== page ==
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Green belt housing model for Hertfordshire

MICA Architects has been speaking to us about its sensitive master-planning approach for housing across six new villages in Harlow North, Hertfordshire. Director, Gavin Miller says the previously restricted landscape at Gilston Park has been opened up to offer a range of countryside uses and outdoor activities for the benefit of the people of the region and for future residents.

Ten thousand homes each within four minutes' walk of idyllic natural landscape has been planned for these new villages, using historic landmarks and introducing streets as spaces rather 'corridors'. Walking and cycle routes will be integrated and a new high quality bus service is to be introduced, using hybrid vehicles.

Hertfordshire County Council has put in a funding bid for £151 million to the Housing Infrastructure Fund to 'unlock Gilston Park' where planning permission for the six linked villages, master-planned by MICA Architects and Grimshaw on land owned by Places for People, has been granted. The Council has said that most of the funding would be used on infrastructure improvements to boost numbers of people using sustainable transport, such as walking, cycling and buses.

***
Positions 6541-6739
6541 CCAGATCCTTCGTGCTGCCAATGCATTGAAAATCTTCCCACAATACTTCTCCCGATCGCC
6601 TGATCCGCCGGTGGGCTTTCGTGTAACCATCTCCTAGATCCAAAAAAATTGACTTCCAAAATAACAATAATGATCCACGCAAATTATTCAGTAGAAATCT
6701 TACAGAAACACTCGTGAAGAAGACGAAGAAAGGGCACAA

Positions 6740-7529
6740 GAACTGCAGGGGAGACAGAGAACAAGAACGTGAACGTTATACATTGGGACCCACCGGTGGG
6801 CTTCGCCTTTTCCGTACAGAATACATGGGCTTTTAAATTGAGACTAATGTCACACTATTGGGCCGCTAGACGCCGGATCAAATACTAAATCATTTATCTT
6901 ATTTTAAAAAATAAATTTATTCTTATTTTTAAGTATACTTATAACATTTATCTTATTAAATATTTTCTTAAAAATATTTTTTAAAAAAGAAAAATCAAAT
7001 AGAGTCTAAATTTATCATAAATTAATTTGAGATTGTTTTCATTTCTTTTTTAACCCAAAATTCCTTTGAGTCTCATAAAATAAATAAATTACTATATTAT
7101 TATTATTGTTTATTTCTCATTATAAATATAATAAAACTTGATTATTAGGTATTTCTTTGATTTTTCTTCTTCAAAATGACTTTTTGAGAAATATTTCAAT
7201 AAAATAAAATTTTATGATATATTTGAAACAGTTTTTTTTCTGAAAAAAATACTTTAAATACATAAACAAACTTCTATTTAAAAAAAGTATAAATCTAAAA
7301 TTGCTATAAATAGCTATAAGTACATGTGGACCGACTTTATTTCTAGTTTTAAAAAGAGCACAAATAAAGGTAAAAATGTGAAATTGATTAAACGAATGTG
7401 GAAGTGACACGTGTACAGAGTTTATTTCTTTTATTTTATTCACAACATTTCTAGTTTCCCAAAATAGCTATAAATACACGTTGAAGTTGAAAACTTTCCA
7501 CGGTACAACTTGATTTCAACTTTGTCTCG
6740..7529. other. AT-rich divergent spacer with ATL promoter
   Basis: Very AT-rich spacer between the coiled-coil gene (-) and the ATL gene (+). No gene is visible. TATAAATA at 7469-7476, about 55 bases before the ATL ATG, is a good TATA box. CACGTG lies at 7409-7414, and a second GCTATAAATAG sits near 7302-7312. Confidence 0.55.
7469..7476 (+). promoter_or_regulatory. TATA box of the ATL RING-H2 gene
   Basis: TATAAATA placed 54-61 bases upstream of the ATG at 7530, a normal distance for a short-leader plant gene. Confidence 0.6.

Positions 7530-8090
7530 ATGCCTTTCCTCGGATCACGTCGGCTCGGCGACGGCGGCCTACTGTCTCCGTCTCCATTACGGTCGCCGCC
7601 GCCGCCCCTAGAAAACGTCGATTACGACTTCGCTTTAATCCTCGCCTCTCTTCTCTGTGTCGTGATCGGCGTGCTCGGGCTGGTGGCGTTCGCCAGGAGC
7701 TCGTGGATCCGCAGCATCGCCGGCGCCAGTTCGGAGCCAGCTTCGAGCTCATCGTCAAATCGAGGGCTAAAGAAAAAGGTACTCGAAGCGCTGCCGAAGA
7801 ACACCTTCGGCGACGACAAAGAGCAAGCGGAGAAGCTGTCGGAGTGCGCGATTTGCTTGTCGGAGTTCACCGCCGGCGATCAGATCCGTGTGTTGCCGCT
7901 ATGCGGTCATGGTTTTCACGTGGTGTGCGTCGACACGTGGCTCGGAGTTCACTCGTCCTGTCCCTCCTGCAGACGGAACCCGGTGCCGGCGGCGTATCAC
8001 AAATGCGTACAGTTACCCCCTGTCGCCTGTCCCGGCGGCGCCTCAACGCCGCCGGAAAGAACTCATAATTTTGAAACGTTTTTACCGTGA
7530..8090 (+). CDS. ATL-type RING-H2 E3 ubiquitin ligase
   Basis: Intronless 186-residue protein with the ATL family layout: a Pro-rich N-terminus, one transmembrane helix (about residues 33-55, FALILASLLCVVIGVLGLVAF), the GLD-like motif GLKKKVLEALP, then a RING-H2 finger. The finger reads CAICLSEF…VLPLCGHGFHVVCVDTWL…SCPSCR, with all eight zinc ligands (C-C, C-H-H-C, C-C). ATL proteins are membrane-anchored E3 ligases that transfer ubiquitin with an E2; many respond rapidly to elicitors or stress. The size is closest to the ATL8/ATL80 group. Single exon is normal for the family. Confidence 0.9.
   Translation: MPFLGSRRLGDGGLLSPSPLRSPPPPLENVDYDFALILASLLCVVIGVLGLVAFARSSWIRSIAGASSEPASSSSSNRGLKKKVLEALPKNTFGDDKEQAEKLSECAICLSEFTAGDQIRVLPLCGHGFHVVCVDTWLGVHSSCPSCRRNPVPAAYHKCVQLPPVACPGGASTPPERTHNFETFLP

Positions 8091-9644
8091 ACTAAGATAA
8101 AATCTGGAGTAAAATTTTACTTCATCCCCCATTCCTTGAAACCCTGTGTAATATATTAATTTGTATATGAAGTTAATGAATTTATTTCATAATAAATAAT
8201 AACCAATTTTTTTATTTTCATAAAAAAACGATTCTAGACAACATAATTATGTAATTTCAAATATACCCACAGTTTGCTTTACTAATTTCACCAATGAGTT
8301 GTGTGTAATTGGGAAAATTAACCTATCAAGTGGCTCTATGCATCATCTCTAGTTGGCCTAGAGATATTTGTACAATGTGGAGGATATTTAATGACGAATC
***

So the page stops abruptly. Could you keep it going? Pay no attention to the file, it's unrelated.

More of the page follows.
Gavin goes on to say that 'this new era of urban vision is marked by a respect for boundaries, responsiveness to changing economic climates and allowance for gentle creative evolution through the guidance of empowered residents'. Please watch Gavin discussing this approach above, and below.

Harlow is an example of the Greenbelt policy that was given shape in plans for London in the 1940's and the subsequent formation of the new towns. MICA believes that the Greenbelt has proved successful in restricting growth and preserving open land but points out that there are instances where the edges are treated unimaginatively - where gardens back defensively on to largely inaccessible land - resulting in failure to achieve the original intention of an accessible rural belt for villages and town dwellers.

Sir Frederick Gibberd in 1967 said 'if we regard the regional landscape as a total design, as indeed we should, the idea of a green belt may be regarded as an out-dated concept'. Gibberd consistently drew a circle around the plans for Harlow says Gavin, and completing this circle more than encompasses the development area required for 10,000 homes, pointing a way forward.

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